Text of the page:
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I once saw a freshman high school basketball player fall down hard on his ankle during a game. He screamed, and it was one of those moments where the large crowd went silent. The athletic trainers helped him off the floor straight to the training room.
After the game, while he received treatment for his ankle, his dad was by his side, arms crossed, with a disappointed scow. He volunteered information as I walked up about how this “Wouldn’t have even happened if his son was smarter about his ankle braces.” Ouch.
Maya Angelou said it best when she said, “People will never forget how you made them feel.” She understood about vulnerability. We are all most vulnerable when bad events occur. Kids most certainly will remember how we made them feel during these times.
In sports, we are left wide open for criticism after a loss, mistake or even an injury. As parents, since we just watched the game take place, we think we know what happened, so we feel we can comment.
Unfortunately, what occurs more often than commending a son or daughter for their play is the criticism for what they should have done better. This often happens during the ride home after games.
The car ride home has turned into a moving coffin. Young athletes cannot escape and they can barely breathe due to the suffocating interrogation of “What were you thinking?” and “Why didn’t you try harder?” We also try parental coaching during the car ride home: “You need to be more aggressive out there,” or “When you get it, shoot it!” or “We need to work on that later.”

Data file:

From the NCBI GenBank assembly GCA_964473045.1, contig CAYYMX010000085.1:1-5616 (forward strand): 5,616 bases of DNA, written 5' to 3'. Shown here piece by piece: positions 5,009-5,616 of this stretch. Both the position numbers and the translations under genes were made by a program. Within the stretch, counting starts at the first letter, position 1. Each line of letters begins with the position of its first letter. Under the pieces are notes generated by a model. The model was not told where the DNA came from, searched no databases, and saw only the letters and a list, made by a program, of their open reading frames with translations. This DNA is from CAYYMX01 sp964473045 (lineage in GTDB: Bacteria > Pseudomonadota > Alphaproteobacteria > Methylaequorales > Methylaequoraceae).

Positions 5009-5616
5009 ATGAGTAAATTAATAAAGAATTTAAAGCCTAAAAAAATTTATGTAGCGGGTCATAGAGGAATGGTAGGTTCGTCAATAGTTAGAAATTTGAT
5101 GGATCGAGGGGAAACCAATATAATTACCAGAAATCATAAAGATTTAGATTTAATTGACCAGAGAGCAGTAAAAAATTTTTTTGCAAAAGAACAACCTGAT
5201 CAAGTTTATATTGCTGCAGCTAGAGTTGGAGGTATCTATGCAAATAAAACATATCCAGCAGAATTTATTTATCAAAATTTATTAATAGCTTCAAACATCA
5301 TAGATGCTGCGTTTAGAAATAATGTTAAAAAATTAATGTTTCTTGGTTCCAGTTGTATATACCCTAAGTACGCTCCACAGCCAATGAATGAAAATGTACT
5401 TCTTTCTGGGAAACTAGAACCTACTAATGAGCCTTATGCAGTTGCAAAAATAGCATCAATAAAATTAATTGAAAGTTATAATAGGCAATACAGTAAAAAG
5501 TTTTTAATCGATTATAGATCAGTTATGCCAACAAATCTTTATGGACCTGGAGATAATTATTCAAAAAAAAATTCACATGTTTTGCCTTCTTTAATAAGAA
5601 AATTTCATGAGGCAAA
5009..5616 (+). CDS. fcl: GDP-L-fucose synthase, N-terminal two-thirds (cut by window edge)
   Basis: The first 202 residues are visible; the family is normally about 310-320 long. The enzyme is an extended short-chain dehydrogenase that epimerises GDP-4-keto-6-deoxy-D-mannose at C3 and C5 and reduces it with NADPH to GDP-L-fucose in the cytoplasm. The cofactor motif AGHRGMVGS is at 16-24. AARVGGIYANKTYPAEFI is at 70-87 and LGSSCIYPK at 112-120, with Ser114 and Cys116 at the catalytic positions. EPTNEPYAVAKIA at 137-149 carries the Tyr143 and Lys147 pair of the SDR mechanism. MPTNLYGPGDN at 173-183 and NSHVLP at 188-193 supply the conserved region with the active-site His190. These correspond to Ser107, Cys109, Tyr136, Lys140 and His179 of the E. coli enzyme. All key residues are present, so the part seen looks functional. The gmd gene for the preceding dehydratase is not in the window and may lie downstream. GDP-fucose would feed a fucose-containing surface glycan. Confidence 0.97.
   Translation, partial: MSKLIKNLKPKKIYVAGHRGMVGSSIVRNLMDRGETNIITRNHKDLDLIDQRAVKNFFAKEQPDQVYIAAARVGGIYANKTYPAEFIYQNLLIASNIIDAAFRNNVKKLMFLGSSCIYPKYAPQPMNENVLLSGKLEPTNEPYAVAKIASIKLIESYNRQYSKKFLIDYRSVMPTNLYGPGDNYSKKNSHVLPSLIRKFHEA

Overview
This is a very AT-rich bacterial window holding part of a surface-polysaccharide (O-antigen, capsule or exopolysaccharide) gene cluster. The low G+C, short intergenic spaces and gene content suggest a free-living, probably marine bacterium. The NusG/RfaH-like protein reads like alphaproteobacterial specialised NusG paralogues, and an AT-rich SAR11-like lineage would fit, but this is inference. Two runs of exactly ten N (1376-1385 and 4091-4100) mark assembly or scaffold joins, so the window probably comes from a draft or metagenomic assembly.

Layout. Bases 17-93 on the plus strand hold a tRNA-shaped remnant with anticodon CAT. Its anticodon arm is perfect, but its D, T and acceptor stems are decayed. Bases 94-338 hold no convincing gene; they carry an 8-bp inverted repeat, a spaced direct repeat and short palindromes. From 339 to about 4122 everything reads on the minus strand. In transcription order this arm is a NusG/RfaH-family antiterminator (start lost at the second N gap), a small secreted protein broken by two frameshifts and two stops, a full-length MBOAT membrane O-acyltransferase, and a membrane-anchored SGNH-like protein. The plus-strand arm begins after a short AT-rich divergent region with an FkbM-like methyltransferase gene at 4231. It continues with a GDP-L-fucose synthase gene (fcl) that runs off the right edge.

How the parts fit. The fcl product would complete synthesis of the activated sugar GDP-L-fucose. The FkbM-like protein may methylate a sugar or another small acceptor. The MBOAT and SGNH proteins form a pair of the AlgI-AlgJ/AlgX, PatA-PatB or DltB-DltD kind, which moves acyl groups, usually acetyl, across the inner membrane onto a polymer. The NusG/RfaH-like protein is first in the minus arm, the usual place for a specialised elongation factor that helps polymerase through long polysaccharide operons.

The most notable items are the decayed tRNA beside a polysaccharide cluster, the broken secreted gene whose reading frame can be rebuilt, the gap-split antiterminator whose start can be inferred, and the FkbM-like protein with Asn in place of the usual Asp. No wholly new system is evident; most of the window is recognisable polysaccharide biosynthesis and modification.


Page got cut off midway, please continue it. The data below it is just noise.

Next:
For example, a swimmer I worked with made a dramatic change in her mood, outlook and performance due to one life event: She received her driver’s license! She was no longer forced to spend the car ride home listening to her parents. She was in the top group of swimmers on a very good club team, but wasn’t the best. Her parents constantly reenforced this notion. Before her license, her parents would compare the times and results to the other swimmers on the team.
As parents, our well-intentioned comments and suggestions fail to achieve the goal of helping. We inadvertently create a negative environment when our kids really just need time and space to destress and decompress.
What’s ironic is that while parents have used the car ride home as the time and place to communicate, they have also become more frustrated because they can’t get any feedback out of their children.
The car ride home is simply not the time to talk about the game. Parents need to resist the urge to offer feedback and talk about anything but the practice or game until an agreed upon time. Doing so greatly enhances our relationships with our kids. They won’t fear the car ride home. In return, parents will get more feedback and discussion.
Focus on changing the environment from the car ride home to just the home.
Dr. Rob Bell is a sport psychology coach. His company, DRB & Associates, is based in Indianapolis. Some clients have included the University of Notre Dame, Marriott and Walgreens. Visit his website and check out his most recent book on mental toughness, called Don’t Should on Your Kid: Build Their Mental Toughness.